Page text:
Washington-area sniper John Allen Muhammad is asking prosecutors in a letter to help him end legal appeals of his conviction and death sentence "so that you can murder this innocent black man."
In a two-page letter obtained by The Associated Press on Tuesday, Muhammad said he has tried without success to stop his defense attorneys from pursuing the appeals, and that he was counting on the state attorney general to assist him.
Muhammad told the the prosecutors' office that he is waiving all rights to appeal his 2003 conviction and death sentence for the sniper killings in 2002 that terrorized the Washington, D.C., region.
"I've written to you all because I know you will make sure this letter will get to the right people — so that you can murder this innocent black man," Muhammad wrote in the letter, dated April 23.
In the letter, Muhammad writes in the margin, "Muhammad innocent and on death row."
Doesn't elaborate on why
He does not state why he wants to end the appeal but writes that he has informed his appeals lawyers of his desires, and that any appeals they have filed "have been done against mine will."
Last month, Muhammad's appellate lawyers did indeed file a petition asking a federal judge to overturn Muhammad's conviction and death sentence in a Virginia court.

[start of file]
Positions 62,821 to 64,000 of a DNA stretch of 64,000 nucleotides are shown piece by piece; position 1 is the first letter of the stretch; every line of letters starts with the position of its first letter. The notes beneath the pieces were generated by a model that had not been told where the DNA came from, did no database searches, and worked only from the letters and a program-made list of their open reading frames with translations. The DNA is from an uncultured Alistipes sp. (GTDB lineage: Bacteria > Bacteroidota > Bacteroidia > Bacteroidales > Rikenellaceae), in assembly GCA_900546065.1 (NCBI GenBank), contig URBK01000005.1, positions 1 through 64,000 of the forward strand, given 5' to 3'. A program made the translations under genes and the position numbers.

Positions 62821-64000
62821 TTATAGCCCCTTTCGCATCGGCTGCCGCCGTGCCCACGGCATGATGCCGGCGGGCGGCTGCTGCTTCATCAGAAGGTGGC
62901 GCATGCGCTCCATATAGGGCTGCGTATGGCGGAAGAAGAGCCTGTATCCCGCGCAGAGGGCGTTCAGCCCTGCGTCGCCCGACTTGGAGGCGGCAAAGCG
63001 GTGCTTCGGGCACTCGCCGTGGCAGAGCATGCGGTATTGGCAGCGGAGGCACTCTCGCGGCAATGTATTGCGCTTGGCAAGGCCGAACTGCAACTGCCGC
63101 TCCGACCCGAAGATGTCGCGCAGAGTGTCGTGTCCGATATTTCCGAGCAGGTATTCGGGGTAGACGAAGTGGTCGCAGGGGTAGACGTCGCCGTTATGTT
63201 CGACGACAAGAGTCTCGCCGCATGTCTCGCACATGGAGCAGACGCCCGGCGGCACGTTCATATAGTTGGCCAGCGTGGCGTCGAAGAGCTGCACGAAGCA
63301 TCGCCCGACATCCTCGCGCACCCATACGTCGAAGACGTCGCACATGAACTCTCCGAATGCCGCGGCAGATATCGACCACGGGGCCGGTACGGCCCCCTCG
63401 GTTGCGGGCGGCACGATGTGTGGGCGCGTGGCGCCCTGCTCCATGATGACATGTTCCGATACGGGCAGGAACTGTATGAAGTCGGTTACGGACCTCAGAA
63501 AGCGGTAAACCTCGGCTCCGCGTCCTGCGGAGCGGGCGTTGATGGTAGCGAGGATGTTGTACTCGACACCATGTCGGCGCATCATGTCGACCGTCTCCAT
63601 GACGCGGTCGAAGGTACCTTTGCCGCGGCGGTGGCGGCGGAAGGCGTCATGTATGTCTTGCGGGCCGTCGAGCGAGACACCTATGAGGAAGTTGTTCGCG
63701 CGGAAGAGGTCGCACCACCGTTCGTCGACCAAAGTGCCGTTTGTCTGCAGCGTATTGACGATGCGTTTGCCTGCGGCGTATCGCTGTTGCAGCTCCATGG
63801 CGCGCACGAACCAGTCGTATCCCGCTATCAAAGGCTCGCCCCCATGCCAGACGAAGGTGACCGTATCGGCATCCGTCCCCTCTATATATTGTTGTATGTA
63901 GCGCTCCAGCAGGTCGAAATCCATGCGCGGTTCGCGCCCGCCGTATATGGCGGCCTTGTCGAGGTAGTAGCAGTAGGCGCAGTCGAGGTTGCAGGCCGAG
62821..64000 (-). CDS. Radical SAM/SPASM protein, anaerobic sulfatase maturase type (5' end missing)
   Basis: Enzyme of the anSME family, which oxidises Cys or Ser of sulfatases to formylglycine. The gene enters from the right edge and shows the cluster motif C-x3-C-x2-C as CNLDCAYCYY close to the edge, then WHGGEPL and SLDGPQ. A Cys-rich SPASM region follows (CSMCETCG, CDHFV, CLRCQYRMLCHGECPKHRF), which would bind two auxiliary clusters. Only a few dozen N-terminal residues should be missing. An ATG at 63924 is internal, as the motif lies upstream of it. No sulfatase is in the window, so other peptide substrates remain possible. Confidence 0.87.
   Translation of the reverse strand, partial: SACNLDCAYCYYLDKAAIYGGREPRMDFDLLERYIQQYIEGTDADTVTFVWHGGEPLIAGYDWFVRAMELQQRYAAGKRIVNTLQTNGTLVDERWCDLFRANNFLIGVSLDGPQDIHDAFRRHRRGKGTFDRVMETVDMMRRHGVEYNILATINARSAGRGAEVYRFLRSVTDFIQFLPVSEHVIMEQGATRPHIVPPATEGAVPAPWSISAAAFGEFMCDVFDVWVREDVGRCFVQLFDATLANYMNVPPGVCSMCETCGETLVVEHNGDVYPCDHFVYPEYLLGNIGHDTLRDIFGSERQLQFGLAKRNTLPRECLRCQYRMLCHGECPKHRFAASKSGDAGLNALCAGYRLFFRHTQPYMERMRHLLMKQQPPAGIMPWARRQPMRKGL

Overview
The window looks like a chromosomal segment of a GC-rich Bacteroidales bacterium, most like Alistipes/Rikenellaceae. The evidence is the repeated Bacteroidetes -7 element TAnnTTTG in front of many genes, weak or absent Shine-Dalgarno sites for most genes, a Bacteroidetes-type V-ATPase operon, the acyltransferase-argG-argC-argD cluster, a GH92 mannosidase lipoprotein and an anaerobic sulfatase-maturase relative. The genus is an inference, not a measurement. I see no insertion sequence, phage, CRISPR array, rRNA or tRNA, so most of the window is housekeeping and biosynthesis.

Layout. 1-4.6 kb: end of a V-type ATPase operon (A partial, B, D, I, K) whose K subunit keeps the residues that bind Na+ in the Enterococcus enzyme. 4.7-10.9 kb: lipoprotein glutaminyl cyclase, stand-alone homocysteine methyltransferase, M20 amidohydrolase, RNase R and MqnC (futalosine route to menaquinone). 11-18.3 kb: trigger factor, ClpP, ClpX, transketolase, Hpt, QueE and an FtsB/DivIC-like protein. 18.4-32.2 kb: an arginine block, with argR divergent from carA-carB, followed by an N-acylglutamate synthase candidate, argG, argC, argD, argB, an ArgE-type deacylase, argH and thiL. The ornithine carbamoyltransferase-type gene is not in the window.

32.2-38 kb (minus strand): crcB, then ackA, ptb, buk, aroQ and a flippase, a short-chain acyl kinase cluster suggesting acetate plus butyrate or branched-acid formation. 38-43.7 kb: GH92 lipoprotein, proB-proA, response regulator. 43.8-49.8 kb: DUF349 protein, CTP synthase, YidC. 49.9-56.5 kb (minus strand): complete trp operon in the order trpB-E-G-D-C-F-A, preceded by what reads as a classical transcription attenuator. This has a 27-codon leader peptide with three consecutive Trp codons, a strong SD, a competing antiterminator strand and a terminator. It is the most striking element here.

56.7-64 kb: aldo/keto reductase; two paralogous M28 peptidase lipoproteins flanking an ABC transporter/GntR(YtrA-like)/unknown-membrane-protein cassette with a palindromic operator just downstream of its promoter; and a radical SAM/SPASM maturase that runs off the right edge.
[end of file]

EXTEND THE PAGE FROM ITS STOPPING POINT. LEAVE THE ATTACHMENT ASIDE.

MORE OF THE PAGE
Muhammad and his teenage accomplice, Lee Boyd Malvo, were convicted in 2003 of a random killing spree that left 10 people dead in Maryland, Virginia and the District of Columbia over a three-week span in October 2002.
Muhammad was sentenced to death, and Malvo was sentenced to life in prison.
Muhammad's lawyer, Jonathan Sheldon, declined to comment Tuesday.
The recent appeal filed by the lawyers cited evidence of brain damage that may render Muhammad incompetent to make legal decisions. Therefore, they argue, he should never have been allowed to represent himself, as he did for a disastrous two-day stretch at his Virginia trial.
Muhammad also represented himself in a subsequent trial in Maryland, in which he was also convicted and sentenced to life in prison.
Katherine Baldwin, a lawyer in the attorney general's office who is representing Virginia in the case, wrote a letter Tuesday saying she had received Muhammad's letter and was forwarding it to the defense lawyers and the judge "for whatever action you deem appropriate."
Tucker Martin, a spokesman for the attorney general's office, did not immediately return calls seeking comment Tuesday.